Marcia Higgins (Ward 4) pointed out that construction of the parking structure at the Fuller Road site relieved the pressure the university felt to build two parking structures on Wall Street in order to meet its parking demands. [The planned Wall Street structures were not embraced by the neighbors along the street.]
City administrator Roger Fraser said the expectation was that access to city parks would actually be improved – cars currently parked across Fuller Road from the planned station would be parked in the structure, and that would “free up land for that game of frisbee,” he concluded.
Sabra Briere (Ward 1) raised a couple of questions with the mayor about the site. She reported that she’d learned from Christopher Taylor (Ward 3), who serves as one of the council’s representatives to the city’s park advisory commission, that the parcel is still in the PROS (Parks, Recreation and Open Space) plan. She inquired whether it would be reconsidered as parkland in a line of questioning that resulted in Hieftje ultimately saying, “That’s a better question for the city attorney than for me.”
Briere also noted that her understanding of the funding for the Fuller Road Station was “a little vague.” She wanted to know if the city anticipated getting revenue from parking fees for spots in the structure. Hieftje deferred the question, saying that the city could respond to that when the numbers are worked out a little better.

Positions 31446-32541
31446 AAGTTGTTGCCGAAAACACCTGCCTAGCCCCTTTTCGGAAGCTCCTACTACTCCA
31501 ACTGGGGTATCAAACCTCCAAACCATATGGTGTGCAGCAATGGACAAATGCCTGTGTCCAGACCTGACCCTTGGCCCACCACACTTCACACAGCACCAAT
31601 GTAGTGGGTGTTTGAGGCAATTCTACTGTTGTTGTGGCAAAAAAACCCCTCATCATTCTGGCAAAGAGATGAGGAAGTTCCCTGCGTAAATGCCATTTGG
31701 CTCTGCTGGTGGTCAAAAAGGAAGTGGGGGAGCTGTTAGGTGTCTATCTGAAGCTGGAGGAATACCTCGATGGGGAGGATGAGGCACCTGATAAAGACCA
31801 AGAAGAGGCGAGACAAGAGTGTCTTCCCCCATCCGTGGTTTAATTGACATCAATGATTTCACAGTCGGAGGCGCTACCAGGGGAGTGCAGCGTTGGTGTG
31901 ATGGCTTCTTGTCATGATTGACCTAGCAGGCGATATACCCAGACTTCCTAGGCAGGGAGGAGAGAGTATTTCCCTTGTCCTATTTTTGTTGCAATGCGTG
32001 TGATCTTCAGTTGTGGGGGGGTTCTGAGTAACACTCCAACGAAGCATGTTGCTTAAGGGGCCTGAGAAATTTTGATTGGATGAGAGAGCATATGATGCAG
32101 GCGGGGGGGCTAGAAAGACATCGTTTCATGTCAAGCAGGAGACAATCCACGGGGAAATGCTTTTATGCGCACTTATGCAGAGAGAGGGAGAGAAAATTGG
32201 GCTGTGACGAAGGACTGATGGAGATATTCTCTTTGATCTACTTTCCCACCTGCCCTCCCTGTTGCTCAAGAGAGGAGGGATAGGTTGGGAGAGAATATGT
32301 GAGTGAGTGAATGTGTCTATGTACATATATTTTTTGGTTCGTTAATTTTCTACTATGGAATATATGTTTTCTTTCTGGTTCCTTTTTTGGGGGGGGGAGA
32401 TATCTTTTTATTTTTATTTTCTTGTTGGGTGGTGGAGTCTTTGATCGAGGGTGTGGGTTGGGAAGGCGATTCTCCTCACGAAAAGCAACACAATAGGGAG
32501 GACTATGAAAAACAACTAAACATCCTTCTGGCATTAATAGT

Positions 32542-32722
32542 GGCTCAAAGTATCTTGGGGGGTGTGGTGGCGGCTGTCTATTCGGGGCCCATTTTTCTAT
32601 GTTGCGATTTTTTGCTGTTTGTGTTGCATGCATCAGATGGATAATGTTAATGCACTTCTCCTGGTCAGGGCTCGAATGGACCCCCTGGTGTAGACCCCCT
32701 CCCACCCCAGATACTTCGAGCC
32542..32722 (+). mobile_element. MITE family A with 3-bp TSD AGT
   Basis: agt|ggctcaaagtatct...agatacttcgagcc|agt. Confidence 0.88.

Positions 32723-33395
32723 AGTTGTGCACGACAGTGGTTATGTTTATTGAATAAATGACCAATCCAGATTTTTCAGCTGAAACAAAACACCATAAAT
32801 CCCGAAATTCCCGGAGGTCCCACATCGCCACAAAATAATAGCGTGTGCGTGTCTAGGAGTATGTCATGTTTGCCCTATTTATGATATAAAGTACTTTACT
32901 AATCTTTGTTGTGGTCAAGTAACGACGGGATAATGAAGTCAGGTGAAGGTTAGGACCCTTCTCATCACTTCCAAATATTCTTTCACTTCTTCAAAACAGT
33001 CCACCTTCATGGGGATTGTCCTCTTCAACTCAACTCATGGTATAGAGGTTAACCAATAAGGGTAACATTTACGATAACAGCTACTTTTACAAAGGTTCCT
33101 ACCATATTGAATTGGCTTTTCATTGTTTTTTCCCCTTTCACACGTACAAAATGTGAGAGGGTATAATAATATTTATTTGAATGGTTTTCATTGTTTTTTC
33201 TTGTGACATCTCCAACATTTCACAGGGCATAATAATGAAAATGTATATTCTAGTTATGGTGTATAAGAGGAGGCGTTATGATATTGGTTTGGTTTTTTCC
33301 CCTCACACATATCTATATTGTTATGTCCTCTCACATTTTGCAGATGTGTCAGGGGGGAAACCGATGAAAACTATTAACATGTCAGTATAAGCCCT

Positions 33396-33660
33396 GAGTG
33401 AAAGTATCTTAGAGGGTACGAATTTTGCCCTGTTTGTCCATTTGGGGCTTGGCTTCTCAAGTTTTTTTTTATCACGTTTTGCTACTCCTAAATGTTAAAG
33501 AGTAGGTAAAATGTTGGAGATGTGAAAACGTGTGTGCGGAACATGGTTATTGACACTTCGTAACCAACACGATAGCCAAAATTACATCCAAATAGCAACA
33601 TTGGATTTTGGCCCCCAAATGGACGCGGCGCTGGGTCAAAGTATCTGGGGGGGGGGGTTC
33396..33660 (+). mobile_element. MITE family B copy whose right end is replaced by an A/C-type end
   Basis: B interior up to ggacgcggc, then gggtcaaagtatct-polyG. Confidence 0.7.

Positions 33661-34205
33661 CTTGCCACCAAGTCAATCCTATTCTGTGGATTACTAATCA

During his communications, Christopher Taylor (Ward 3) reiterated his enthusiasm for the idea of the city responding to a recent request for information issued nationwide by Google. The request involves the possibility of Google building a fiber network in a community on an experimental basis, which would provide Internet access to individual homes at speeds roughly 100-times what most people currently enjoy.
There will be a public hearing on the subject at the city council’s next meeting on March 15, 2010, Taylor said.
Taylor noted that there’d been singing during public commentary at the council in the past and that perhaps there would be singers at the public hearing on the possible Google fiber network.
The city is partnering with the University of Michigan in this effort, which is described on the A2Fiber website.
Ann Arbor Skatepark
Carsten Hohnke (Ward 5) announced that the latest effort at fundraising by the Skatepark Action Committee was an event, the Grinds of March, to be held on March 13 from noon-6 p.m. The event would include skating performances by national-level skaters, Hohnke said. As part of the fundraising effort, old hand-drawn posters that have appeared in Zingerman’s Deli windows over the years will be available for purchase.
[The Grinds of March is located at 704 Airport Blvd. in a warehouse where the Skatepark Action Committee has built a wooden skateboard ramp. The likes of Andy MacDonald will be skating the Grinds.]
Local: Food and Money
In her communications, Sandi Smith (Ward 1) alerted her colleagues to a local food summit, which would be held the following day, Tuesday, March 2.
Communications from the City Administrator